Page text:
‘Wonder Woman’ is more than just a “female superhero movie”

wonder woman gal gadot

When Alamo Drafthouse announced a women-only screening of Wonder Woman, Twitter went nuts. Women were thrilled that they would get to see a film about a strong, powerful woman with other like-minded women. Women, and those who identified as women, were able to see a major mainstream superhero movie that they could probably relate to more than any other superhero. But of course, there’s always one subsection of the internet that wants to ruin the fun. To which I say, “Get over it!” Do you really need to see this particular film on this particular date at this particular time? There are so many other screenings you can attend. Don’t be that guy who is encroaching in a space where women are empowering each other to be more than just a secondary character in someone else’s story.

As the only female on the writing team right now (but we really want to add more to our team!), I feel it is my duty to write about Wonder Woman and the importance of females in film. Whether it’s having a woman behind the camera or on screen portraying a character who is interesting and more than just “the girlfriend” or the “damsel in distress”, talented women are crucial to the film industry. And Wonder Woman gives us both of these in Gal Gadot’s portrayal of Diana and also in director Patty Jenkins.

Not once in the film are the words ‘wonder’ or ‘woman’ used together to name Diana. She’s simply Diana. She’s a great warrior with a huge heart and a strong moral compass. She kicks major ass and isn’t afraid to be the first on the battle lines. She’s a Bonafide Badass Heroine™. She’s just Diana of Themyscira. She doesn’t need a moniker for people to realize she’s here to fight for what’s right (looking at you Bruce “I’m Batman” Wayne). Oh, did I mention she kicks major ass?

The reason why Diana’s story is so important is that she shows little girls (and boys!) that you don’t always have to wear a mask and be emotionless. Diana isn’t afraid to let people know how she feels and let people in. She’s accepting of love, from friends and romantic partners. And when she does embark on a relationship with Steve Trevor, her personal journey and character development doesn’t get lost in the romance. Her relationship only makes her a stronger warrior. For the first time, we’re seeing a woman do all the things the male superheroes normally do. And we’re showing the world that she’s doing it way better.

Patty Jenkins directed the hell out of Wonder Woman. She has given the DCEU the light it desperately needed. It’s clear that she understood the character and how the story needed to be told. I honestly don’t know if this film would have been as enjoyable if a man was behind the camera. It’d be tough for a man to try and imagine what it’s like to be a woman who is constantly being underestimated by people around her. So who better to direct that film than a women, someone who is constantly being underestimated by studios to be given the chance to direct a big-budget blockbuster?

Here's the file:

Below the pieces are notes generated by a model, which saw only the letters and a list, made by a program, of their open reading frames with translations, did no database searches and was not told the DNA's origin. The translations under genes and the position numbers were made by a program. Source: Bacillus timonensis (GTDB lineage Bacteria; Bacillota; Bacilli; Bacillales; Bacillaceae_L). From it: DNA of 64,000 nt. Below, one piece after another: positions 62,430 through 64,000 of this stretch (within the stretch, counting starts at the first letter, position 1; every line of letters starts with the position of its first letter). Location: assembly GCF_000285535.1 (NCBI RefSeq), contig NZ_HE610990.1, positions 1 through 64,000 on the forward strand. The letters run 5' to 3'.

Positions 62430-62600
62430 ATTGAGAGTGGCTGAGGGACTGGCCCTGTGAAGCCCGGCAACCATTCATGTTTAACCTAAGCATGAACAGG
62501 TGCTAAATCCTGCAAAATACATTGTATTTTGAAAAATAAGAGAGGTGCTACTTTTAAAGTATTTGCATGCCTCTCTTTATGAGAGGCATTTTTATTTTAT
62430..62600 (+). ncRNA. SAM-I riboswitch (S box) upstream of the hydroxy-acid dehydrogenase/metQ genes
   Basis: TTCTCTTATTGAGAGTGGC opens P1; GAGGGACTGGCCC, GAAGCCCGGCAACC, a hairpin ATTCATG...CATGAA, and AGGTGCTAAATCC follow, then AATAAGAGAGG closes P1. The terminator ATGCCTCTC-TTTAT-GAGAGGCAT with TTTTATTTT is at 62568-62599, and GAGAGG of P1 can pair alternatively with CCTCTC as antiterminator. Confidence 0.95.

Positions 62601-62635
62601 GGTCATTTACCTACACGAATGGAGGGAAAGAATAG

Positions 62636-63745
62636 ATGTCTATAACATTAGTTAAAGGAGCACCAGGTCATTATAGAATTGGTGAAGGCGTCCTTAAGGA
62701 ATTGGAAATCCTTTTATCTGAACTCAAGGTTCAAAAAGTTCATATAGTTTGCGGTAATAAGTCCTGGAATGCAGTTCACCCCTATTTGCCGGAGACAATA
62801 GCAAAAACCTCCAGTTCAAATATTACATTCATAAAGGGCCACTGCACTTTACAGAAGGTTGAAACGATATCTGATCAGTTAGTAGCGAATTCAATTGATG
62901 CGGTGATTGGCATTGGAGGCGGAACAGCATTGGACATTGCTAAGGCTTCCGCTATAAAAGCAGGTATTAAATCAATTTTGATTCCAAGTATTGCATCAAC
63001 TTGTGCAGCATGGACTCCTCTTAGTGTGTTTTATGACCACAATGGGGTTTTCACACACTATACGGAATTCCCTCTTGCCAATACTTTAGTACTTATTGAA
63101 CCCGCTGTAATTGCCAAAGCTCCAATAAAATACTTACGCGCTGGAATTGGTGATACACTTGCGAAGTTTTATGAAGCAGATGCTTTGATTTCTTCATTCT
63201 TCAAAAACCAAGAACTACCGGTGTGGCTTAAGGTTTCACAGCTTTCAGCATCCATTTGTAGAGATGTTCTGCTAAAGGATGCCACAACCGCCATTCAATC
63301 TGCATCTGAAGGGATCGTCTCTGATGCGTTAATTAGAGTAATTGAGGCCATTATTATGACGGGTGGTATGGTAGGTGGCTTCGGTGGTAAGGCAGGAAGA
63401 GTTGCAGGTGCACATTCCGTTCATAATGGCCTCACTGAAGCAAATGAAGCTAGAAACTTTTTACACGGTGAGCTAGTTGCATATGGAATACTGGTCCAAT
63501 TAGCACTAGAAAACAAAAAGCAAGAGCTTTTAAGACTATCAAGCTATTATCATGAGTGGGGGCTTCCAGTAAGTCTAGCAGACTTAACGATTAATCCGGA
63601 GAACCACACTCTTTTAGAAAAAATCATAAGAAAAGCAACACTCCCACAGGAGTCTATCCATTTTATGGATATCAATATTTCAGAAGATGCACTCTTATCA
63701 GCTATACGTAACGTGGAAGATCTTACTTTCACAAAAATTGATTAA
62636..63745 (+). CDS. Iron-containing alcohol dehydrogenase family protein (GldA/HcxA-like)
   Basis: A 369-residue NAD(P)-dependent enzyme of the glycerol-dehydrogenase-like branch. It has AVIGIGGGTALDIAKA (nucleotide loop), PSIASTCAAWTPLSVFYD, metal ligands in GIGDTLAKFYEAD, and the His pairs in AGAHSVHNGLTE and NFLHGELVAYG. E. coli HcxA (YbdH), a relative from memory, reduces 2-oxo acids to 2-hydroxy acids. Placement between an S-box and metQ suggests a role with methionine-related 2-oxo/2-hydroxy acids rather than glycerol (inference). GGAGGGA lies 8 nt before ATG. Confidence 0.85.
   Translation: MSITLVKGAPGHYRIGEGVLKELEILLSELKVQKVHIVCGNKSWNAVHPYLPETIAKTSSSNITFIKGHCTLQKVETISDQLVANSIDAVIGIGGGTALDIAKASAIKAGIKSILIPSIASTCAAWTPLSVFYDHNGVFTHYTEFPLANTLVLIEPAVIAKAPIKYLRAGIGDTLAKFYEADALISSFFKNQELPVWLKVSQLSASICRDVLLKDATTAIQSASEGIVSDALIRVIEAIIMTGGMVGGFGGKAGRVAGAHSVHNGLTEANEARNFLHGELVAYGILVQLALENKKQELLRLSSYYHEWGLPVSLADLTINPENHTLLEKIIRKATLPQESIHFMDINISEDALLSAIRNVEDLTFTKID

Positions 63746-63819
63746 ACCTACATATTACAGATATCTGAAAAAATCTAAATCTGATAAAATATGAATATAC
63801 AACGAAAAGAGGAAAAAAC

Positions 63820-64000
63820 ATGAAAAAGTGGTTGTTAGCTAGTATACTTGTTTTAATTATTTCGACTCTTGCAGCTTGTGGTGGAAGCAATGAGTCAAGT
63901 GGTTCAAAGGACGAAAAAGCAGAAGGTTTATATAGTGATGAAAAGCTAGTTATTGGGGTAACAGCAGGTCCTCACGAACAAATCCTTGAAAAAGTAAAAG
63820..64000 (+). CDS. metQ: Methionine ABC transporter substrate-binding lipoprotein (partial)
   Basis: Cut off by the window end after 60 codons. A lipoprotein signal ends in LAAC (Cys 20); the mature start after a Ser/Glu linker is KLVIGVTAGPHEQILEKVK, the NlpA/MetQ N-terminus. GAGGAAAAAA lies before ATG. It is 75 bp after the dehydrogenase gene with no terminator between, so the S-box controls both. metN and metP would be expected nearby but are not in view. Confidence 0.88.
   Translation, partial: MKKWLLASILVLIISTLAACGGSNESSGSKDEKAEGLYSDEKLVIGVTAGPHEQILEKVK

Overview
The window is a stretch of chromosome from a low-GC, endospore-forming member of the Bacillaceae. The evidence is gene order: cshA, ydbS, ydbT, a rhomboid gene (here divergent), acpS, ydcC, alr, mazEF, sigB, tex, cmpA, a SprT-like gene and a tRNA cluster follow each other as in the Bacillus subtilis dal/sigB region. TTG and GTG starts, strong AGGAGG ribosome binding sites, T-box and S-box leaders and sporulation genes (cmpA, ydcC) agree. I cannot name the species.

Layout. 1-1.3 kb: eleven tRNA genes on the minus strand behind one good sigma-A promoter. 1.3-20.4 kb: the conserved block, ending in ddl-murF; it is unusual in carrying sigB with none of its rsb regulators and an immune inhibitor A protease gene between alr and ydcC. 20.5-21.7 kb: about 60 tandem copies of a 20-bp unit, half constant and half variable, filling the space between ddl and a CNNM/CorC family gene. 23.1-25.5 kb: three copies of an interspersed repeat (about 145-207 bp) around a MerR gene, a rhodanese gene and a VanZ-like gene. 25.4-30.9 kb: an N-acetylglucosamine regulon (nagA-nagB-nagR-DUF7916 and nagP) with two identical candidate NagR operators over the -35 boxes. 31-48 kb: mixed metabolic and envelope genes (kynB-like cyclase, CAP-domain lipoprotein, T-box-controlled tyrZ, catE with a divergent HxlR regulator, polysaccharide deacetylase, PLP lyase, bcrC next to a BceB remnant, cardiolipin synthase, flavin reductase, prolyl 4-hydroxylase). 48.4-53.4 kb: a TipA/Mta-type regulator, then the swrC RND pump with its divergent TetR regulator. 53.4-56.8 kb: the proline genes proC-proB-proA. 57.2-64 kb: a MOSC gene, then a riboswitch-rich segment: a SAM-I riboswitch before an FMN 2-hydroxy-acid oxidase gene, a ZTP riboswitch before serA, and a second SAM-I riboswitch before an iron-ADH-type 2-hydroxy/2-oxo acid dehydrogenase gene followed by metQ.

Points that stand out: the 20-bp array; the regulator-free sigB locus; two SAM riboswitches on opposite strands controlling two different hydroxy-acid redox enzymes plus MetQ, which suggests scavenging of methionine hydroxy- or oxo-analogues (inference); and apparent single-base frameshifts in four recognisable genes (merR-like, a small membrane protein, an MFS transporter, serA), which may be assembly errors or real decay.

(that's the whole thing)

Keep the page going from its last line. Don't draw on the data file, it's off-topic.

This then begs the question – why are studios afraid to give women the budgets they deserve? It’s no secret that female filmmakers make fantastic movies. If current reactions to Wonder Woman are anything to go by, audiences and critics alike are here *claps* for *claps* it (at the time of writing, Wonder Woman held a 96% approval rating on Rotten Tomatoes). Let’s not forget to say hello to some super talented female directors like Ava DuVernay, Elizabeth Banks, Kathryn Bigelow, and Sofia Coppola, who very recently became only the second woman ever to win Best Director at Cannes. And very often, movies with interesting female characters, where they are more than just a second thought, are very successful at the box office. In 2016, Star Wars: The Force Awakens, a film with its own Bonafide Badass Heroine™, crossed the $2 billion mark at the box office worldwide. Arrival, another movie with an interesting female lead, has made almost $200 million. And some of the best foreign films last year all had stories about females – The Handmaiden, Toni Erdmann, and Elle, just to name a few.

The proof is in the pudding! Female centric films can be successful. That’s not to say that sometimes they don’t; there’s always going to be a bad movie here and there. But that goes for male centric films and films directed by men, too. So why are women always given the short end of the stick? We need to support female storytellers and women in film. We can’t keep creating meek characters for women, as Jessica Chastain mentioned in the final press conference for the 2017 Cannes Film Festival.

Let great women create great films about great women. And then let great women go and support those great films. That means not being complaining about women-only screenings of Wonder Woman and instead, being happy that a film with this much importance to women is getting the recognition it respectfully deserves.

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